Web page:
first majestic silver

Consolidations and Corrections

Technical Analyst & Editor
January 30, 2006

The gold market lately has left many veteran analysts and gold experts baffled, and made many of them look amateurish, as many have advised their readers to exit the market in anticipation of a sell off. My articles are never intended to criticize, as a technician, I'm the first to admit that technical analysis has its limitations. I've been wrong before, and I'll be wrong again, but if you have read any of my previous articles, you know I make my calls and I stand by them. I have no trouble admitting when I am wrong, and have less trouble exiting the markets when proven wrong. Pride has zero value in the market place. Many subscribers and readers of my articles are eager students of the markets, and the one topic which raises a lot of interests is: what is the difference between a consolidation and a correction, and how can we recognize it in a timely manner? The current gold market provides us an opportune time to examine these issues, as learning in real time makes more sense than looking at past data, I do not believe in back testing.

Consolidations and corrections

Others may have their own interpretations, but for me, this is how I look at them.

Consolidation - is a price congestion which may violate vertical support (VS), but not horizontal support (HS). Consolidations could appear in patterns of a flag, pennant, triangle, channel, and sometimes, what technicians call a "running correction".

Correction - is a price retracement which may violate both VS and HS. Corrections within a bull market often retrace to test the 50ema, and if support fails, all the way back to the 200ema.

Obviously, in a raging bull market as gold is in right now, we want to hold our positions during a consolidation, to take advantage of the eventual breakout and higher prices. But corrections in bull markets could be very severe and punishing for late comers, therefore, taking partial profits is prudent. The ability to recognize the difference could help us to better bottomlines, and to avoid any unnecessary fancy maneuvers.


A couple of weeks ago, $HUI violated VS, or commonly referred to as trendline support among subscribers. My advice was to stay the course, and not to take profits until HS has been violated…

Until HS is violated, the best assumption we have is a consolidation or running correction taking place, and not the beginning of a correction, therefore, hold all positions. The 4% drop in one day was enough to entice even the seasoned traders to leave the market.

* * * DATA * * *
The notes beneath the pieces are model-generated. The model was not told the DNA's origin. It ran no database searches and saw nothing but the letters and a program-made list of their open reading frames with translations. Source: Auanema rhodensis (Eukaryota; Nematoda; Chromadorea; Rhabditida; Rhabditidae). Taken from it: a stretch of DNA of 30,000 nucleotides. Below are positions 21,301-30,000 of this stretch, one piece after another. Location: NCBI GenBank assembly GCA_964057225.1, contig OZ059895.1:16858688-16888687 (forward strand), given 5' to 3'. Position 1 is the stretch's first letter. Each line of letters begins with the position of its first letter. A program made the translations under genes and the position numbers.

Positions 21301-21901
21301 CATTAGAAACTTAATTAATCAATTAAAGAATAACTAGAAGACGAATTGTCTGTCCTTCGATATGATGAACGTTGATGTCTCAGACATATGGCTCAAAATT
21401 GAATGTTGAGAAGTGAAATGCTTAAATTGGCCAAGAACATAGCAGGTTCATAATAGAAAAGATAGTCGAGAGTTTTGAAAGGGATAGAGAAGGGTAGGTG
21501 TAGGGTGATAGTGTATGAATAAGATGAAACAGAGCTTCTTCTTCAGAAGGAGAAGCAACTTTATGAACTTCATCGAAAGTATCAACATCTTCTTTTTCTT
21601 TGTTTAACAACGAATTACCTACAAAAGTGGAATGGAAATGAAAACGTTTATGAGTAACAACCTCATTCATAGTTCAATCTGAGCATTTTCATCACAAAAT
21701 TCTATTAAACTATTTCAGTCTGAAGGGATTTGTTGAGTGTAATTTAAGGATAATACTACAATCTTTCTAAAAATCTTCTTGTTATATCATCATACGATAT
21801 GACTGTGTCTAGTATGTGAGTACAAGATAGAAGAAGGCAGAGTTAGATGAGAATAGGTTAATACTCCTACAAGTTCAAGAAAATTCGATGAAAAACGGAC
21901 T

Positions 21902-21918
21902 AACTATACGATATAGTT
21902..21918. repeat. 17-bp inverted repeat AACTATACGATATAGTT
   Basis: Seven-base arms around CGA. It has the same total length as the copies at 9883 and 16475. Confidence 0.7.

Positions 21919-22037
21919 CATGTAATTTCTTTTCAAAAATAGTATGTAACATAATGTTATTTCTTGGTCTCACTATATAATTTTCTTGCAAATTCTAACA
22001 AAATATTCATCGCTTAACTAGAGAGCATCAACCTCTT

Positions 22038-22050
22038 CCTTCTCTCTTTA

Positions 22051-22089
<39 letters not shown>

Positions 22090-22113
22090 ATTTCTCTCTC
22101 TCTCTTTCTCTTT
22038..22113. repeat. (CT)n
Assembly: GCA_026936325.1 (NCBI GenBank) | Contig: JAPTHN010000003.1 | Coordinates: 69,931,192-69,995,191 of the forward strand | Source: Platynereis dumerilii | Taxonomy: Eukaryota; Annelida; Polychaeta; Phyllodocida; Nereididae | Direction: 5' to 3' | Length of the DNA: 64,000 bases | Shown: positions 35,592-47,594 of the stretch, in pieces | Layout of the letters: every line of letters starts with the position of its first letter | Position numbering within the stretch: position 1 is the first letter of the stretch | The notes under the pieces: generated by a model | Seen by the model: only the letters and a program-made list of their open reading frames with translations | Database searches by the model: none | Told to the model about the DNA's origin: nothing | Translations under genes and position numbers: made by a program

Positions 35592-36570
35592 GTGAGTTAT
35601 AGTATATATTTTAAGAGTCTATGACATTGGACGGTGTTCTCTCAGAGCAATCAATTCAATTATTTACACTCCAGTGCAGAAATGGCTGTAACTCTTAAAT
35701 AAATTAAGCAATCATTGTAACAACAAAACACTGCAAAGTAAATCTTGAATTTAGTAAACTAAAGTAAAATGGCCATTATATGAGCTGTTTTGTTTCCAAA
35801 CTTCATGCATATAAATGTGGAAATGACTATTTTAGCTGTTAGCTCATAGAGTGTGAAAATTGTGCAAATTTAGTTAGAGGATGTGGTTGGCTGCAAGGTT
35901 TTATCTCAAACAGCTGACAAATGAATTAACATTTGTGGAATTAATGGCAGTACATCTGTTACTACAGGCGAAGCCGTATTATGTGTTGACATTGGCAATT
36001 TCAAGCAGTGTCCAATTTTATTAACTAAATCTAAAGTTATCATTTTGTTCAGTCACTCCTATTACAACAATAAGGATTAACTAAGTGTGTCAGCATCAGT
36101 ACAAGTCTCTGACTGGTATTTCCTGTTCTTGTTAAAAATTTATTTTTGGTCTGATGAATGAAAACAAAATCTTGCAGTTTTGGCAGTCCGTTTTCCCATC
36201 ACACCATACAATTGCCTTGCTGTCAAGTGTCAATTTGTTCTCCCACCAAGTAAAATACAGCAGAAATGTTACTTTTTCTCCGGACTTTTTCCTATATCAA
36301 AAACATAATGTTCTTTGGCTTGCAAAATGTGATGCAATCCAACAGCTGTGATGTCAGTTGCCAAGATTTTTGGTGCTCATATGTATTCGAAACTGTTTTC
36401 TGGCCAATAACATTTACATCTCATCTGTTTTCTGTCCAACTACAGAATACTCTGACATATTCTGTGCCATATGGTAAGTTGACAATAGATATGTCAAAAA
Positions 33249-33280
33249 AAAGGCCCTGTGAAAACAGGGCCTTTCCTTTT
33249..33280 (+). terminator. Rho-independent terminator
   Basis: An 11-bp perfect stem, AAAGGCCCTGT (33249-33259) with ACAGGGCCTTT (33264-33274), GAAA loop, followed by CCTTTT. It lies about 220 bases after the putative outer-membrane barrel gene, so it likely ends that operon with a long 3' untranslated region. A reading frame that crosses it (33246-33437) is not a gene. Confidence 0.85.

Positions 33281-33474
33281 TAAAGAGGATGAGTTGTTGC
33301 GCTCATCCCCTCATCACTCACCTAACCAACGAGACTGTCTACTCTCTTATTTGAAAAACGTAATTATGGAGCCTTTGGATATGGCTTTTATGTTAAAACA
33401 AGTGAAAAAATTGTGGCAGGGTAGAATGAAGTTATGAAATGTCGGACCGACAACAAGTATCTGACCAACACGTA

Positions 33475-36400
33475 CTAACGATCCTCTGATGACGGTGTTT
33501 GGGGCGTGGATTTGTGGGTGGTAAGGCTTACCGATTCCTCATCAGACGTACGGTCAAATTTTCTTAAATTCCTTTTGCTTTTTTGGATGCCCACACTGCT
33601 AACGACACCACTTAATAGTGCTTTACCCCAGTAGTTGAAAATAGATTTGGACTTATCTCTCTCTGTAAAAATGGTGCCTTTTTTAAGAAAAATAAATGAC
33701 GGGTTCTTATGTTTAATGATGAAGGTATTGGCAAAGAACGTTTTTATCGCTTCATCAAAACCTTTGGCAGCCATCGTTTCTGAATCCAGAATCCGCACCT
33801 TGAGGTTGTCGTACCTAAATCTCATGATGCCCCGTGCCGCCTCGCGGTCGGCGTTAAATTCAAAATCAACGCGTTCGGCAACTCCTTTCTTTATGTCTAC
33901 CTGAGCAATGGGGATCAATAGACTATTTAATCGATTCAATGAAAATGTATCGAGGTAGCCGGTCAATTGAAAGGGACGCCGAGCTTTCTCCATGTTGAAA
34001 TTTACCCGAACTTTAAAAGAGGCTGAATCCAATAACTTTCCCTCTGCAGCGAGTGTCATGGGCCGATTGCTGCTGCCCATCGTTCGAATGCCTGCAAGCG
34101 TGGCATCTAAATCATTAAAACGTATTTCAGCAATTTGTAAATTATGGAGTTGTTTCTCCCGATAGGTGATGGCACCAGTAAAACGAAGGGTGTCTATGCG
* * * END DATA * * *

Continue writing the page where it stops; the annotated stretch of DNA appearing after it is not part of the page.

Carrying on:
The market obliged, and we have a breakout, not a breakdown as some analysts have anticipated. HS held and resistance was broken.


FCX violated HS on 1/18, therefore, a correction was in progress and the likely target was the next HS near $55 and near the 50ema.

And when prices corrected to the next HS, and finds congruent support with VS just above the 50ema, the reversal on 1/23 provided us a low risk set up to buy the FCX, and a buy alert was sent out to be executed MOC (market on close).

The call was timely, and prices are now at resistance. Nimble traders can take partial profits and buy back upon a small consolidation, and conservative traders simply place a stop at breakeven and enjoy the ride.


Technical analysis has a poor reputation among conventional investors because most associate TA with market forecasts. Many turn to TA thinking that there must be a way to decipher past patterns so that they can predict future patterns. The gold market is now in territories that many of us are not familiar with, and trying to pick a top based on past patterns is doomed to fail. At Traderscorporation, we simply follow price action and stay invested in the market, for as long as it will allow us. Guessing when gold will top is not an alternative.


Jack Chan at

31 January 2006

Jack Chan is the editor of Simply Profits, established in 2006. Chan bought his first mining stock, Hoko Exploration, in 1979, and has been active in the markets for the past 37 years. Technical analysis has helped him filter out the noise and focus on the when, and leave the why to the fundamental analysts. His proprietary trading models have enabled him to identify the NASDAQ top in 2000, the new gold bull market in 2001, the stock market top in 2007, and the US dollar bottom in 2011.

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